Our View: Newspapers are still important to communities
The National Newspaper Association finished a readership survey in 2013. The gist was that even in the electronic/digital age, two-thirds of small-town residents rely on their local paper for news and advertising information.
The survey noted this reliance continues even as more readers use mobile devices to shop, read and communicate -- 39 percent say they use smartphones to access local news.
Newspaper websites, the survey found, remained the leading provider of local news, followed distantly by an area TV station and national online aggregators such as Google and Yahoo.
NNA President Robert M. Williams Jr., publisher of the Blackshear Times in Georgia, said research consistently shows community papers are the dominant local news medium.
“We know that it is very difficult for a good community to survive without a good newspaper and vice versa,” Williams said. “The high levels of trust, the consistent pass-along rate and the desire to find the newspaper in whatever medium the reader wishes to use -- whether mobile, print or web -- demonstrate the value of good community journalism.”
As a community paper, the Hudson Star-Observer’s coverage is vast: Up-and-coming businesses, new businesses, such as the plans for a new Walmart Superstore; the accomplishments of business leaders and employees; political races for mayor, city council, village, town, county and school boards; new housing developments; major road and highway projects; exposing a rural intersection safety problem; weather-related frozen pipe leaks and other havoc caused by major storms; the local battle with heroin among our youths; local authors; obituaries; wedding and anniversary announcements; police, fire and court news; events like the recent Hot Air Affair or the antique appraiser at the library; continued local sports coverage of all teams; local sporting milestones such as Olympic participants; the school district’s accomplishments and struggles; Hudsonites' travels around the world -- all this and more, week after week in print, and hour by hour online.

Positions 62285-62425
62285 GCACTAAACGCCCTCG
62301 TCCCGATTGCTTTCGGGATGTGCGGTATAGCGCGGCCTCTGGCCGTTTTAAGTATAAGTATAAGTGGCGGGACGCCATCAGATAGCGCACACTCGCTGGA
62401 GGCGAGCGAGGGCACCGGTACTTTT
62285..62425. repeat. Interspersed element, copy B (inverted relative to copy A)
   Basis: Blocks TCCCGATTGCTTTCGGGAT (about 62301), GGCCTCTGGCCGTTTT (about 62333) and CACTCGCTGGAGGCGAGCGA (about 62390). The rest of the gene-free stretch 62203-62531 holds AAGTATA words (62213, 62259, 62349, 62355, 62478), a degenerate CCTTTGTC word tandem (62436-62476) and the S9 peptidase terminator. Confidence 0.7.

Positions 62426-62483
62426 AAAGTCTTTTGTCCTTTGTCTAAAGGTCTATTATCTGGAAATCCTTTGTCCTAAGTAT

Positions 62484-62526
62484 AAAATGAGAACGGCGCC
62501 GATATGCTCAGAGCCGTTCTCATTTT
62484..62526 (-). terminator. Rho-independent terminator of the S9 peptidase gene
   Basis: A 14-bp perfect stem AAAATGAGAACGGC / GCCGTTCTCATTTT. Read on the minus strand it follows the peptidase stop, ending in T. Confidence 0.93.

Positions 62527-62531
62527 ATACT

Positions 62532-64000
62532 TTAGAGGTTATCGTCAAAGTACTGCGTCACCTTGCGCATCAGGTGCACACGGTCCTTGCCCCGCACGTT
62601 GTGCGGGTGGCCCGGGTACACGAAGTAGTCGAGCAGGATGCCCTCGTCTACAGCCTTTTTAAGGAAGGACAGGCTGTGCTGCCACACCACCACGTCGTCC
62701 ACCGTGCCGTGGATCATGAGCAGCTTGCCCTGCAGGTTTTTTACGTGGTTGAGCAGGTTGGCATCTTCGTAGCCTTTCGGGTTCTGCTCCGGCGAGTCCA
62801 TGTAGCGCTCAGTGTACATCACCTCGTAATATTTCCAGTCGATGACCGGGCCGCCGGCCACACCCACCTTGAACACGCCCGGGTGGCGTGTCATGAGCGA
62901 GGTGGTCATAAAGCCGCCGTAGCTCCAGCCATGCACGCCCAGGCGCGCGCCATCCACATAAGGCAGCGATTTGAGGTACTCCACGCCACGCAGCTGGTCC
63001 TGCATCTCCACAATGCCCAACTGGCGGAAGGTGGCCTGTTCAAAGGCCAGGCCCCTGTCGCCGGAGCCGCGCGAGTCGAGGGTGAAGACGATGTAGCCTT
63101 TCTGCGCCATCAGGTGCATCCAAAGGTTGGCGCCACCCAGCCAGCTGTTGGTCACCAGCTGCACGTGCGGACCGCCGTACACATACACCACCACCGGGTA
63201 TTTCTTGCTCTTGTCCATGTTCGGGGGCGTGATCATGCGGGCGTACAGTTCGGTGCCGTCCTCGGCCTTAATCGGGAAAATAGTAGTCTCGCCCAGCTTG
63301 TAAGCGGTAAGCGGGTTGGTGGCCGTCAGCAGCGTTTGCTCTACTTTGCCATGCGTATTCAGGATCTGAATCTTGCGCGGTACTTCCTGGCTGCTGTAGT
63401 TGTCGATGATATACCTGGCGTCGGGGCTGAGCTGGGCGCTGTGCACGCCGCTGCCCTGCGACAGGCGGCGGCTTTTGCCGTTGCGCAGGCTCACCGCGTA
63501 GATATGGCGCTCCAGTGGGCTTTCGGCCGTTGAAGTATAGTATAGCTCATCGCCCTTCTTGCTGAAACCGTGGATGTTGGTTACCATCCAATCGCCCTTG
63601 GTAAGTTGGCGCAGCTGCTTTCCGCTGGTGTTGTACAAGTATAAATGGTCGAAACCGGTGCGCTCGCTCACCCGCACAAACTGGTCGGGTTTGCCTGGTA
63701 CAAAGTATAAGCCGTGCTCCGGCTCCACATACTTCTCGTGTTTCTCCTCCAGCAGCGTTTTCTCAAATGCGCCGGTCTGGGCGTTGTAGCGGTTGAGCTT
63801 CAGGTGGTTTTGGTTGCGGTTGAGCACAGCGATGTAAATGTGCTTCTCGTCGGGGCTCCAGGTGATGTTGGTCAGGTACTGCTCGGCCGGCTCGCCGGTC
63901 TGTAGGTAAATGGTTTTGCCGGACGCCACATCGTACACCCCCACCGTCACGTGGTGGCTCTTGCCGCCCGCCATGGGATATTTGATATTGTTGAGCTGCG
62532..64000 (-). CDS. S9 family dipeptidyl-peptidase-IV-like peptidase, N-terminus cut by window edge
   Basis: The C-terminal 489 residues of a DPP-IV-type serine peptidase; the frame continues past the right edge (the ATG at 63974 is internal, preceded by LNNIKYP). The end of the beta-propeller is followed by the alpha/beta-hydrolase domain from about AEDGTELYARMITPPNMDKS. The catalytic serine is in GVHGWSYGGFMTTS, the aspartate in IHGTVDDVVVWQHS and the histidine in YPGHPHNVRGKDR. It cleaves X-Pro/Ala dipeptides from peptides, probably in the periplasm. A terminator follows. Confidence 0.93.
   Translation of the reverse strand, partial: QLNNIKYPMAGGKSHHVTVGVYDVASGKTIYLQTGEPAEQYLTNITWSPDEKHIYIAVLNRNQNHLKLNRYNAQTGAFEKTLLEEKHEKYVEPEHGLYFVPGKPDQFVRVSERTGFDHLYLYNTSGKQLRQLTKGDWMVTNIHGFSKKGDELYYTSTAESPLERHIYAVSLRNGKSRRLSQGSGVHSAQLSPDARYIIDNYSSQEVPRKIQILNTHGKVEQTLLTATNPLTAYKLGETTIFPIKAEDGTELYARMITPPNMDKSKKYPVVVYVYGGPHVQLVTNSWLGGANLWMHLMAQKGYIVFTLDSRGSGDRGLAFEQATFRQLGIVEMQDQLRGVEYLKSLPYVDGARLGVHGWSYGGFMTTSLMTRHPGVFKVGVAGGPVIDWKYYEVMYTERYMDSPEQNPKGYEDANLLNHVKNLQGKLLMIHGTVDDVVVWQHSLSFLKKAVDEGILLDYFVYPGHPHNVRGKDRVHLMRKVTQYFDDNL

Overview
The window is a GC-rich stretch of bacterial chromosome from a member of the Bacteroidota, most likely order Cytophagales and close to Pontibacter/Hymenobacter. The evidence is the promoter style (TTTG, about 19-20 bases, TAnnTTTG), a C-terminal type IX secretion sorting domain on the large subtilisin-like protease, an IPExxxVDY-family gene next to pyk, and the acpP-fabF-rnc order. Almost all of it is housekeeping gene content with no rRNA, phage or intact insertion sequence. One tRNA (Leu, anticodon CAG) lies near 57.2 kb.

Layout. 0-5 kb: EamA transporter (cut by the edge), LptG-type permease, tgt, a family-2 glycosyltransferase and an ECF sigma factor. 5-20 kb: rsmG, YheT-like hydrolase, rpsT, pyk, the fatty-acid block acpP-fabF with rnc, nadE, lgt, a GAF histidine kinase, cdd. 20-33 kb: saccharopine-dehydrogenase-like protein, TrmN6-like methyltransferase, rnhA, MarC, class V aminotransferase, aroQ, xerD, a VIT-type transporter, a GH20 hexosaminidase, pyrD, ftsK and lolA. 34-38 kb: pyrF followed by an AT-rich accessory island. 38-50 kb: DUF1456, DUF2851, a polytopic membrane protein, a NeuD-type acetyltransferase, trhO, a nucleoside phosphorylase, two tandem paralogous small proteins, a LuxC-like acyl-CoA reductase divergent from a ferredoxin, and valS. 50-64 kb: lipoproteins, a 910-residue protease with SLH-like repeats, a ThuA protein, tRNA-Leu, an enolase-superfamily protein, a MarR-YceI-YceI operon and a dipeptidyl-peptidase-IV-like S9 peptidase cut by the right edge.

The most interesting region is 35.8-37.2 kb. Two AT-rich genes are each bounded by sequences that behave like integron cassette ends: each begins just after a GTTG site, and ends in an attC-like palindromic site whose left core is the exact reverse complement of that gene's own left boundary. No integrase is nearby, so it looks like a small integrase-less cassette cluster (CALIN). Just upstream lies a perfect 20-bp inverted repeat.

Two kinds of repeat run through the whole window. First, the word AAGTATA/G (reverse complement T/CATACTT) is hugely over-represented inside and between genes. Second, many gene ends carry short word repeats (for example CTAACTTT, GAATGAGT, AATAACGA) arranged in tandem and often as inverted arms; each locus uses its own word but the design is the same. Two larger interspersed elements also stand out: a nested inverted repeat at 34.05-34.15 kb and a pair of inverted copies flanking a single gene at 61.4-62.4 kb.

That’s what you find in your local paper, the Star-Observer.
Major news outlets, especially in the Twin Cities, swoop in when there’s high drama or human tragedy, like the 2012 Schaffhausen triple murders, or the recent shootings in downtown Hudson -- but they then move on to search elsewhere. The Star-Observer, the local paper, stays behind to cover the local news -- from the provocative to the more mundane.
We’d like to think that recognition from peers during the annual Wisconsin Newspaper Association contest shows we’re on the right track. The Star-Observer often is ranked near the top among Wisconsin weeklies in WNA’s Better Newspaper Contest.
The range of news that we cover, including the partial and ever-changing list above, is what helps to shape and define the community we call Hudson. As we go along, we keep turning the page to see what the shape of our community becomes next.
Thanks to those of you who keep turning the pages with us.